16 Technion, Haifa Israel, June 2013 21st Century Computer Architecture A community white paperTechnion, Haifa Israel, June 2013Information & Commun. Tech’s ImpactSemiconductor Technology’s ChallengesComputer Architecture’s FutureExample: Bypassing Paged Virtual Memory
17 Pre-Competitive Research Justified Retain (cost-)performance enabler to ICT revolutionSuccessful companies cannot do this by themselvesLack needed long-term focusDon’t want to pay for what benefits allResist transcending interfaces that define their products
18 White Paper Process Late March 2012 April 2012 May 2012 CCC contacts coordinator & forms groupApril 2012Brainstorm (meetings/online doc)Read related docs (PCAST, NRC Game Over, ACAR1/2, …)Use online doc for intro & outline then parallel sectionsRotated authors to revise sectionsMay 2012Brainstorm list of researcher in/out of comp. architectureSolicit researcher feedback/endorsementDo distributed revision & redo of introRelease May 25 to CCC & viaKudos to participants on executing on a tight timetable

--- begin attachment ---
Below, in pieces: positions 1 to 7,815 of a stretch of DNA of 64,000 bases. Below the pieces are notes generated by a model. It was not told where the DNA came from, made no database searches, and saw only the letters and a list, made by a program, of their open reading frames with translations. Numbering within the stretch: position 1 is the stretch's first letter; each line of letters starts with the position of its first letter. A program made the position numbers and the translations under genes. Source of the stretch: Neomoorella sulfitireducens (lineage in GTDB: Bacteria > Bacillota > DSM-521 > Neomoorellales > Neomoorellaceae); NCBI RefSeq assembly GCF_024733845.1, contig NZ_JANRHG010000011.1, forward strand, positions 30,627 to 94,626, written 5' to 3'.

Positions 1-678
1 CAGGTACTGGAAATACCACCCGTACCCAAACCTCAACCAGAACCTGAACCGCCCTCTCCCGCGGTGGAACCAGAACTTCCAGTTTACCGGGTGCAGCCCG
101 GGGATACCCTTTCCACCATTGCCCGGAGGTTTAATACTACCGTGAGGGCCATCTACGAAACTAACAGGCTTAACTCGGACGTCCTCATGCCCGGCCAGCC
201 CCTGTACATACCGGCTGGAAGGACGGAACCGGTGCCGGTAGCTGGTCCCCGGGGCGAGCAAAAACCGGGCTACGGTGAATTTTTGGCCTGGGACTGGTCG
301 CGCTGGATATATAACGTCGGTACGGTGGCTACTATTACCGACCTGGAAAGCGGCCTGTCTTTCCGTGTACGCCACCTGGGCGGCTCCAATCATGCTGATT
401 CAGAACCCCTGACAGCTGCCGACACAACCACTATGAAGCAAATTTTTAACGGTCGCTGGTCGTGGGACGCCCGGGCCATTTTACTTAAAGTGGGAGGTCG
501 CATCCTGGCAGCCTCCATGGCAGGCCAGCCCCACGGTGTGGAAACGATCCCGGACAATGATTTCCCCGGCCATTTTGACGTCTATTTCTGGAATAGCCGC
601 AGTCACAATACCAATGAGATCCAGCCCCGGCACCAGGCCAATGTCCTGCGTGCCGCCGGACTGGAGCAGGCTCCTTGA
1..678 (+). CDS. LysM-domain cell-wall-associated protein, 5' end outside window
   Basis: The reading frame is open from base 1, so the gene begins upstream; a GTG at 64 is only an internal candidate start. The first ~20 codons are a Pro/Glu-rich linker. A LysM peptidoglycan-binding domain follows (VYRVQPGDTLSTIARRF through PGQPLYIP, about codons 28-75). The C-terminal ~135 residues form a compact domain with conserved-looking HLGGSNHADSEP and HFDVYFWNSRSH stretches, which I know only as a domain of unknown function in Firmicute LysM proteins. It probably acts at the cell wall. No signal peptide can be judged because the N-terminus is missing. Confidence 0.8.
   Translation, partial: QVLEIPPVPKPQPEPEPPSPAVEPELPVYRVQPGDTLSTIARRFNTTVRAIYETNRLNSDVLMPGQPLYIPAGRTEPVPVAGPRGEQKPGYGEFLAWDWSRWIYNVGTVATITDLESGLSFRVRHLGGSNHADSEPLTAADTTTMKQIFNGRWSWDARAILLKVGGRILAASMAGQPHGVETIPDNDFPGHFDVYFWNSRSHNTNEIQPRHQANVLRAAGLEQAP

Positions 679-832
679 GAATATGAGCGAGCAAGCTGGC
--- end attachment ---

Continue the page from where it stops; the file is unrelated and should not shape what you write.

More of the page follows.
19 Back Up Slides Detailed research areas in white paper Architecture as Infrastructure: Spanning Sensors to CloudsEnergy FirstTechnology Impacts on ArchitectureCross-Cutting Issues & InterfacesFindings on National Academy “Game Over” StudyGlimpse at DARPA/ISAT Workshop “Advancing Computer Systems without Technology Progress”
20 1. Architecture as Infrastructure: Spanning Sensors to Clouds Beyond a chip in a generic computerTo pillar of 21st century societal infrastructure.Computation in context (sensor, mobile, …, data center)Systems often large & distributedCommunication issues can dominate computationGoals beyond performance (battery life, form factor)Opportunities (not exhaustive)Reliable sensors harvesting (intermittent) energySmart phones to Star Trek’s medical “tricorder”Cloud infrastructure suitable for both “Big Data” streams & low-latency qualify-of-service with stragglersAnalysis & design tools that scale